POLICE Magazine

MAR 2019

Magazine for police and law enforcement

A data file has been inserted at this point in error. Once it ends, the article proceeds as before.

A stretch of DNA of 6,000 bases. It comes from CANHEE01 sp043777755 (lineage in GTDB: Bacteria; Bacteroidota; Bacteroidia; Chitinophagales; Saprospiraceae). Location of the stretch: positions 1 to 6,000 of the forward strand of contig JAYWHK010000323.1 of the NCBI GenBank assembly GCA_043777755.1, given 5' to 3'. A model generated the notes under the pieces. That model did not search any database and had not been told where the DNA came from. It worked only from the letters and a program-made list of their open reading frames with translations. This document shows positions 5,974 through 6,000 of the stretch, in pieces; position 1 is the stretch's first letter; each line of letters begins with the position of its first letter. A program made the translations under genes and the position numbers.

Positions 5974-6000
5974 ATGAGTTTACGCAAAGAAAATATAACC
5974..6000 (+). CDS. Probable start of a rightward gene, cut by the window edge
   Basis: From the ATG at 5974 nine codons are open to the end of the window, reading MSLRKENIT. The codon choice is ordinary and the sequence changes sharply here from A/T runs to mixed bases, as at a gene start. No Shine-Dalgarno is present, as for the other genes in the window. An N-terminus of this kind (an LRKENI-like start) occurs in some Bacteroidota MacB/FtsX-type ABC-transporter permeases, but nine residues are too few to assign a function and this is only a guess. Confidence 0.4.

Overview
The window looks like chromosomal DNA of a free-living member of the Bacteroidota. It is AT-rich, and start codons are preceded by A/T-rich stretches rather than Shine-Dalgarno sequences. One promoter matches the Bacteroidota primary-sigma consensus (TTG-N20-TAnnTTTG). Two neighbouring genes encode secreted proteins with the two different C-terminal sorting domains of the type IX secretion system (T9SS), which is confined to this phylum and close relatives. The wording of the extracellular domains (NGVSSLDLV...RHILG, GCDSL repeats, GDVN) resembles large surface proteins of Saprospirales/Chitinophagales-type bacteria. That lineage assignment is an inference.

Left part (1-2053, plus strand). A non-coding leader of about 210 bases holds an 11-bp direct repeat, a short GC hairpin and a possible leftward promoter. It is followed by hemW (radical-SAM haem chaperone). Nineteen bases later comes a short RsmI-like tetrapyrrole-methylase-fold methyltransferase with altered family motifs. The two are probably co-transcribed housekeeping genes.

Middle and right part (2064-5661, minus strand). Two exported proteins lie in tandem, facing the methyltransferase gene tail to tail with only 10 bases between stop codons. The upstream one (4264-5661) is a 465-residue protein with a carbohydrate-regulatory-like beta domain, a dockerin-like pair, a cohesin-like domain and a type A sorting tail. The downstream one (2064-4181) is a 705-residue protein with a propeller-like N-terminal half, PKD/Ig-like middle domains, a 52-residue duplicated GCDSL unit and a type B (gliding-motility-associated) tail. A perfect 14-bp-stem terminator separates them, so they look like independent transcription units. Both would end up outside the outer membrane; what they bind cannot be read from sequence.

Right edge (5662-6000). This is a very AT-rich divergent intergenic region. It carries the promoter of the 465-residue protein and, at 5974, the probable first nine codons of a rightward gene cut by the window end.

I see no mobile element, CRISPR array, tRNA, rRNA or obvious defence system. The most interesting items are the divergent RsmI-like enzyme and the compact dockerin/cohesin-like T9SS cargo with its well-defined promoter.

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42 P O L I C E M A R C H 2 019 After stopping the men, the detec- tives patted them down to check for hard objects that might be used as weapons. Bailey told Sneider that he was coming from his house at "103 Lake Drive." Middleton also identified Bai- ley's residence as 103 Lake Drive. At that time, the detectives placed both men in handcuffs and explained they were being detained, not arrested, "incident to the execution of a search warrant in the basement apartment of 103 Lake Drive." Bailey then responded: "I don't live there. Anything you find there ain't mine, and I'm not cooperating with your investigation." e four men then drove back to 103 Lake Drive. When they arrived, Bailey and Middleton were told that during the search the police entry team had found a gun and drugs in plain view in the apartment. e police then arrest- ed the men, and seized Bailey's house and car keys incident to the arrest. Later that night, an officer found that one of the keys on Bailey's key ring opened the door of the basement apartment. In all, less than 10 minutes elapsed between Bailey's stop and his formal arrest. Bailey was charged with three federal offenses: possession of cocaine with intent to distribute, possession of a firearm by a felon, and possession of a firearm in furtherance of a drug-traf- ficking offense. At trial, Bailey filed a motion to sup- press the apartment key found on his key ring and the statements he made to Detectives Sneider and Gorbecki when they initially stopped him on the basis that they were obtained from an unrea- sonable seizure. e District Court denied the motion and held that Bailey's detention was per- missible under Michigan v. Summers. e Court of Appeals for the Second Cir- cuit affirmed the District Court's ruling, also finding that Bailey's detention was permissible under Summers. e Court of Appeals interpreted the Summers de- cision to "[a]uthorize law enforcement to detain the occupant of premises sub- ject to a valid search warrant when that person is seen leaving those premises and the detention is effected as soon as reasonably practical." THE SCOTUS RULING e United States Supreme Court grant- ed certiorari to address whether, un- der Summers, officers may detain oc- cupants who have left the immediate vicinity of the premises subject to the search warrant. e Court held that of- ficers have the authority to detain a sus- pect or departing occupant only in the immediate vicinity of premises to be searched. Once a departing suspect or occupant has left the immediate vicin- ity of the premises, officers must justify a detention under a different rationale such as a Terry stop based on reason- able suspicion or an arrest based on probable cause. Under the Fourth Amendment, sei- zures are reasonable if officers have probable cause to believe that an indi- vidual has committed a crime. is gen- eral rule, however, allows law enforce- ment officers some latitude to detain individuals without probable cause of a crime under certain circumstances. In Summers, the Supreme Court identified three important law enforcement inter- ests, which justify the detention of an occupant of a premises during the exe- cution of a proper search warrant: 1. Minimizing the risk of harm to offi- cers 2. Facilitating the orderly completion of the search warrant 3. And preventing flight in the event in- criminating evidence is found during the search. In reaching its decision in Bailey, the court compared the three interests found in Summers to the specific facts and circumstances present in Bailey. Considering the first interest, the Su- preme Court stated that during the exe- cution of a search warrant, specifically one involving a search for narcotics, occupants may become violent and at- tempt to conceal evidence. Officers are permitted to detain occupants to min- imize the risk of harm to both officers and the occupants of the premises. e Supreme Court found that in Bailey, the occupant had left the premises without knowledge of the impending search and did not pose a risk to officers during the execution of the warrant. e Supreme Court opined that if Bailey had returned to the premises while the search was underway, the police would have had POINT OF L AW The Court opined that if Bailey had returned to the premises while the search was underway, the police would have had justification to detain him. Bailey's attorneys filed a motion to suppress the evidence found during the search on the basis of an unreasonable seizure. PHOTO: POLICE FILE

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